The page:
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Why winning Tests in India is cricket’s greatest challenge

by Sean Wilson 10 minute read

Another Test series, another comprehensive win. South Africa came to India with hopes of causing an upset but, like many other teams, left battered, bruised and broken.

An innings and 202-run victory at Ranchi completed a 3-0 whitewash for Virat Kohli’s men, keeping them firmly placed at the top of the ICC rankings.

A result like this was expected, not just because this is one of, if not the, weakest South African sides to tour the subcontinent in many years, but also because of India’s phenomenal power at home. They have only lost one Test series at home since 2005 (vs England in 2012) and since the start of 2013, their home form reads: P33, W27, L1, D5. It is a phenomenal record that raises the question: is winning a Test series in India the toughest challenge in cricket?

India have a tried and tested method when it comes to winning at home. The first part of their strategy comes before the first ball is even bowled – the toss. Given the fact it is simply the flick of a coin, a certain reliance of winning the toss becomes a risky one. However, at the moment, it is working, with India winning six of the last seven tosses at home. Their preference thereafter has been to bat first, when the pitch is at its best for batting. It’s not just they who have this preference, either – only in three of the last 32 Tests in India has a team who has won the toss chosen to bowl first.

Winning the toss and batting first is huge to India’s game plan and it’s easy to see why. Their star batsmen rarely fail to cash in, with Virat Kohli and Cheteshwar Pujara averaging 68.44 and 60.04 in India respectively and now Rohit Sharma bumping up his own home average to a staggering 99.84 off the back of a sensational recent series against the Proteas, where he hit three centuries, including a double in the final Test.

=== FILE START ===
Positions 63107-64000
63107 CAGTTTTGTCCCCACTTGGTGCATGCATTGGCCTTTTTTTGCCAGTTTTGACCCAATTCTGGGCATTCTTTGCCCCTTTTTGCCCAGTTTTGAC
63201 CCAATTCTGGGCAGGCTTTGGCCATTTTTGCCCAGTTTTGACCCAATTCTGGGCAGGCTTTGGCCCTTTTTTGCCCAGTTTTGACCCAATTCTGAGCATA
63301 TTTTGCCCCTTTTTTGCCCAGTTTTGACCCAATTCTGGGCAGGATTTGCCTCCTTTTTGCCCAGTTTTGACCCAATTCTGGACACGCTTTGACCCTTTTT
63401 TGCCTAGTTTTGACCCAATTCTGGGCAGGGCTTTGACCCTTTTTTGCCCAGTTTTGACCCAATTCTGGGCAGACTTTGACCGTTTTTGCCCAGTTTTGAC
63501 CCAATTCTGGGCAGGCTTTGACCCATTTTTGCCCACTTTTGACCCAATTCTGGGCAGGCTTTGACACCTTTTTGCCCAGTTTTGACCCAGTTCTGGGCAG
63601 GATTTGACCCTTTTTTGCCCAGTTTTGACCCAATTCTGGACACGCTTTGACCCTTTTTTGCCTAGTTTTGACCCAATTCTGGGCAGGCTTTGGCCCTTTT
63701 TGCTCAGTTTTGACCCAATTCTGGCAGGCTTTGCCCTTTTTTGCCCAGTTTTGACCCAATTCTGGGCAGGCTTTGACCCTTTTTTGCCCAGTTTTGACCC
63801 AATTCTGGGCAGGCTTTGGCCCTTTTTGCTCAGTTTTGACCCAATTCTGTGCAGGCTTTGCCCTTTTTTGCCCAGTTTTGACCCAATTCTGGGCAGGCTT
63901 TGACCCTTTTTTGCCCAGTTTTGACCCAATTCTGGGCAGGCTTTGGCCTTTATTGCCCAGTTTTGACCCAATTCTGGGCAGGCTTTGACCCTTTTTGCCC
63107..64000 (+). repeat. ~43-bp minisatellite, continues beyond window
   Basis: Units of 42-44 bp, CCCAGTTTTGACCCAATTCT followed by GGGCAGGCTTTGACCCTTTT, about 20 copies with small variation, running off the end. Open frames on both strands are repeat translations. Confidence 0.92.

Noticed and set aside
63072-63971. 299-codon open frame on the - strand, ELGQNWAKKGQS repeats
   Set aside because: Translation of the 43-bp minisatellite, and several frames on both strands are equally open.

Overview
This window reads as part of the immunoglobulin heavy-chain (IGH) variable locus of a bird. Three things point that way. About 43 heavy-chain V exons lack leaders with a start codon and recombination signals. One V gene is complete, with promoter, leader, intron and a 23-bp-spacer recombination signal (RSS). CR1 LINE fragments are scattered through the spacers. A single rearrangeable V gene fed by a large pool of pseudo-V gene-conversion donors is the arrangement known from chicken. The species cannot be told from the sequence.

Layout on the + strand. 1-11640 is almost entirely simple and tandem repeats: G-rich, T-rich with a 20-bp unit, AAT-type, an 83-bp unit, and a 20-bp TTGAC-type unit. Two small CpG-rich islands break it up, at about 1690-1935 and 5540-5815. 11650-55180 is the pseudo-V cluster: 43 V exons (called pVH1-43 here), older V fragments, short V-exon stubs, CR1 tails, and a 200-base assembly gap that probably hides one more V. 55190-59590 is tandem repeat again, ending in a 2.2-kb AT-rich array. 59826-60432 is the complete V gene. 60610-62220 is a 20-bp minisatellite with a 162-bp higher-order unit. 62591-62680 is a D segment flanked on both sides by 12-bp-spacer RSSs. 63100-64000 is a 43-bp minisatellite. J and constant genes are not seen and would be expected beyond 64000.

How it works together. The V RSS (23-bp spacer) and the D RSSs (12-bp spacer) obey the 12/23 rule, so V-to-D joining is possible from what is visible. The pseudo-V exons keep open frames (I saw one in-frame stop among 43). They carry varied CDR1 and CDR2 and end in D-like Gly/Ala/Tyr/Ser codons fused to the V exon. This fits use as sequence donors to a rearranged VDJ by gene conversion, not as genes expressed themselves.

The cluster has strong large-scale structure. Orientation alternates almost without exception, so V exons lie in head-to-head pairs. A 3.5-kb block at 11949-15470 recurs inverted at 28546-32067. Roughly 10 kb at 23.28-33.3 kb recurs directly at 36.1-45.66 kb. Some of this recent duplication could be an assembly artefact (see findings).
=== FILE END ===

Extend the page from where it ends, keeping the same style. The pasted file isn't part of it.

Interestingly, India initially struggle to break teams down at home and that is in part due to the state of the wickets. Since the start of 2016, there has only been one Test that has seen a rapidly turning pitch from day one and it is telling that this was the sole Test that Kohli’s men have lost since the start of 2013 – against Australia in Pune, where visiting spinners Steven O’Keefe (12-70) and Nathan Lyon (5-74) outbowled their opponents.

That, it appeared, was a gamble that didn’t pay off and India have gone back to the method that they know best. Due to the flat nature of the wickets, none of the 16 instances of teams being bowled out for less than 100 worldwide since 2016 have occurred in India. In addition, there have only been six instances in the history of Test cricket where a side has managed less than 150 in an innings in India, with only two of them being in the first innings of the match.

The likes of Kohli are ruthless when India aim to make the most a flat pitch

However, while visiting teams rarely crumble in the first half of Tests in India, they struggle to keep up with India’s relentless appetite for big first-innings runs and then fall behind when the pitch breaks up. In the seven Tests since the start of 2016 in which their opponents have passed 350 in their first innings, India have not lost any, winning four of them. Even England, who posted 537 at Rajkot, 400 at Mumbai and 477 at Chennai on their 2016/17 tour, failed to get the better of the home side. While visiting teams retain hope with what they think are good first innings scores, India simply outlast and overpower them.

With strong batsmanship usually prominent in the first innings, Tests in India tend to go the distance. In fact, since the start of 2016, the average number of overs in a Test there is 335 – only games in the UAE have lasted longer in that period. India have acquired the knowledge and gameplan to succeed at home, which is stay in the game for as long as possible and, eventually, the opposition will crack under the pressure.